Given his near-legendary pianistic prowess, Eigsti would seem to be the last player in need of some keyboard backup. But as he’s focused more on songwriting and composing for an expanded instrumental palette, Eigsti has found that a savvy keyboardist can make an invaluable contribution to his music. Rather than handling double duty, like he often does when playing piano and keys in the E-Collective, bringing Kronfeld into the fold “frees me up and allows for a more orchestral approach,” he said.

Taylor Eigsti
Taylor Eigsti | Credit: Shervin Lainez

An old friend who’s both a stellar keyboardist herself and a recent Cotsen Fellow in humanistic studies at Princeton University, Kronfeld hasn’t had many opportunities to lead her own gigs in recent years. She’s been working mostly as an accompanist for leading artists such as performance poet Aja Monet, pianist-composer Samora Pinderhughes, and boundary-stretching vocalists Georgia Anne Muldrow and Thana Alexa.

“She has the dual life, and she plays her ass off,” Eigsti said of Kronfeld. “She makes so many incredibly tasteful decisions, with some harmonic directions that surprise and shock me. Playing piano is my happy place, and the simple truth is that I like how I’m playing better when she’s on keys. She’s a catalyst for positivity, and I love having her play in the group. We’ve been playing together intermittently since around the time Daylight at Midnight came out.”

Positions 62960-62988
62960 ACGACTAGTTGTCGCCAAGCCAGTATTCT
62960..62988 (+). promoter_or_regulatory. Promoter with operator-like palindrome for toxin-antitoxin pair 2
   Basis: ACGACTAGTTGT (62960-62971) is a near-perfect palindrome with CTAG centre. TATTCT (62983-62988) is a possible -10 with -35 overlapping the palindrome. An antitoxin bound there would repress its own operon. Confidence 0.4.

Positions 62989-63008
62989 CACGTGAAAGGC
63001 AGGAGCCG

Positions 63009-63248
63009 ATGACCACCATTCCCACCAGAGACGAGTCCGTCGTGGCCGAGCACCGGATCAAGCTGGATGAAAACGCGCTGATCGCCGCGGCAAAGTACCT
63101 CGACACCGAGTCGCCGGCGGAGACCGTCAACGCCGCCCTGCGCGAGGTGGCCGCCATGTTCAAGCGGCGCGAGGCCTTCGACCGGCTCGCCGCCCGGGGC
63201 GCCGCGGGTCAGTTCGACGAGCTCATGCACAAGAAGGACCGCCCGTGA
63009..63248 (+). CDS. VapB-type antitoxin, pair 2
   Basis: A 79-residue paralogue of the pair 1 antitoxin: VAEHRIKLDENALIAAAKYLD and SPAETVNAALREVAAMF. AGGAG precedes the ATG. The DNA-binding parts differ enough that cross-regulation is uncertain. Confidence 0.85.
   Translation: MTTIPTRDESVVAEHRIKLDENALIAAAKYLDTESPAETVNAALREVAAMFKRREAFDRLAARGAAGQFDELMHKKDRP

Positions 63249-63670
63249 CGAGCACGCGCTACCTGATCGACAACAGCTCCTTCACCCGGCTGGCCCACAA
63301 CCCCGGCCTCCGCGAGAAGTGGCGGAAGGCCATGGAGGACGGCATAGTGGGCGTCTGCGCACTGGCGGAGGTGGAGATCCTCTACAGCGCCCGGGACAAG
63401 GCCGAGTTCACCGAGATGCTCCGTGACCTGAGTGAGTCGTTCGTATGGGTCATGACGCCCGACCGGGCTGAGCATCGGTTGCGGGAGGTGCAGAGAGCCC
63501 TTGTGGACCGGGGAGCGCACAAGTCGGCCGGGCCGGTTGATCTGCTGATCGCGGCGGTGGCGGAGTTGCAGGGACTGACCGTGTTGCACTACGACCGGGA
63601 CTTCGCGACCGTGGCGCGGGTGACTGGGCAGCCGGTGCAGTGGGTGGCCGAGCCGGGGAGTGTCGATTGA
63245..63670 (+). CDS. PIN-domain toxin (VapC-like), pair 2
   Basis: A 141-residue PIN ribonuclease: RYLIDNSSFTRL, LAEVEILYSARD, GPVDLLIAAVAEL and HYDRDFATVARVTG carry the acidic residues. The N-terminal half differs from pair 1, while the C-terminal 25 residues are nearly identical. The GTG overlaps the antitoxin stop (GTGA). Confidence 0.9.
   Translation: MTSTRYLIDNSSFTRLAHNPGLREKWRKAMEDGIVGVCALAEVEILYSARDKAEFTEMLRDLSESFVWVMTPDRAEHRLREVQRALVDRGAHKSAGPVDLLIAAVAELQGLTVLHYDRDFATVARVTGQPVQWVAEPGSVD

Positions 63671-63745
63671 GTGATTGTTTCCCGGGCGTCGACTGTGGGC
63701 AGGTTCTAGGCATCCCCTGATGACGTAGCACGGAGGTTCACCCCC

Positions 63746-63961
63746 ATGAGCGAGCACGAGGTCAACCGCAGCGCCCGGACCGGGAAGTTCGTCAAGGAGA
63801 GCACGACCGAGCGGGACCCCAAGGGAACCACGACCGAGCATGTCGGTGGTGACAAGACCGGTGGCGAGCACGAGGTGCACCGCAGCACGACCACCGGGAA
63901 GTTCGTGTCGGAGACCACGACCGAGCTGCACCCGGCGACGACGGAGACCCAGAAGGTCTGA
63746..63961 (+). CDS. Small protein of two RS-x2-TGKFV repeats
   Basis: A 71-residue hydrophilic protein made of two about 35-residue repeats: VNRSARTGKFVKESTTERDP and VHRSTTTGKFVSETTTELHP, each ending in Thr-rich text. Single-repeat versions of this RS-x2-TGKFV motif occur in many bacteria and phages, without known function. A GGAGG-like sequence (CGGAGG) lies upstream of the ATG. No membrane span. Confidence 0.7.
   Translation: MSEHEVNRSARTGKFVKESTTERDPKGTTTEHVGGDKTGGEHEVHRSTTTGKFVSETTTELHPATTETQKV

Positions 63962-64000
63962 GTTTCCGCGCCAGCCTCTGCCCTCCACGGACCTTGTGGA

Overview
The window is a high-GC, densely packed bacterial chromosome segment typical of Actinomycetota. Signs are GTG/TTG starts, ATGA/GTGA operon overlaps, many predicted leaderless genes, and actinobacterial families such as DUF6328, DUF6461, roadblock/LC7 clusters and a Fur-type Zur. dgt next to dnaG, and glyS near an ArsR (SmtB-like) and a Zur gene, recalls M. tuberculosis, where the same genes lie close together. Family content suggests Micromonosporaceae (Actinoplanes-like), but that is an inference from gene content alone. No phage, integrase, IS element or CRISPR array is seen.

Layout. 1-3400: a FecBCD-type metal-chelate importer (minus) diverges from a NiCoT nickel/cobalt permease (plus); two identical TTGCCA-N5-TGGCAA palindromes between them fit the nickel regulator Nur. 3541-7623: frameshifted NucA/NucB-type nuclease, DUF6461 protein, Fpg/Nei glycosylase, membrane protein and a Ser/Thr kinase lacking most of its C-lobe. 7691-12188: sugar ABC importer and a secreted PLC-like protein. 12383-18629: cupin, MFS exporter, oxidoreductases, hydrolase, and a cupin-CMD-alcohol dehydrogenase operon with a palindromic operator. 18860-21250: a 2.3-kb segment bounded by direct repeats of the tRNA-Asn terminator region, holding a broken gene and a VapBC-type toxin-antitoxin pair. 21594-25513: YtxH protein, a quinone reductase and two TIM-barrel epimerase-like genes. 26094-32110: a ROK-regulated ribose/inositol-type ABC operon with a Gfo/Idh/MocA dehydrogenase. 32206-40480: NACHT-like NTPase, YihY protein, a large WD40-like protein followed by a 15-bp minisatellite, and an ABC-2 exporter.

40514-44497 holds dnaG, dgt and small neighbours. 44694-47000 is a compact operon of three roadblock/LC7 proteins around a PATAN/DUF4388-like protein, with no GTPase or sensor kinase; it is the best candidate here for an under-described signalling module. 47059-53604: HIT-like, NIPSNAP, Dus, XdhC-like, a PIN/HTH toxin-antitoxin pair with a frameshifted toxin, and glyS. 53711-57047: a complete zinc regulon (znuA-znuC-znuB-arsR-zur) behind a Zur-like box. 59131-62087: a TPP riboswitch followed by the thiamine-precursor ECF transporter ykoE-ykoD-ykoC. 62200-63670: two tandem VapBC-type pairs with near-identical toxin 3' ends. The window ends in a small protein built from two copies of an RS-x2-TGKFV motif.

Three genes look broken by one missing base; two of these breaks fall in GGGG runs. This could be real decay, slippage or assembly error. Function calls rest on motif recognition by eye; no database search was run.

Eigsti didn’t follow up that 2010 Concord Jazz album for a decade, and he’s still riding high from winning the Grammy Award for Best Contemporary Instrumental Album last year for Tree Falls, an ambitious, independently produced project featuring strings, woodwinds, and lapidary keyboard parts on about half the tracks. He’s getting ready to release a follow-up, “a continuation of what Tree Falls started,” he said, “reflecting all the different players who call each other for gigs.”

It’s a glittering roster of singular talents, including Blanchard, saxophonist Dayna Stephens, and vocalists Lisa Fischer, Gretchen Parlato, and Becca Stevens. “I love being a bandleader, but playing cool music with bandleaders I really respect, that’s my happy place, too,” Eigsti said. “I always want to be able to play in other people’s groups. I’m following the example of Terence Blanchard, who’s got his hand in so many different avenues but also plays in Herbie’s band. You never just have to play in one setting.”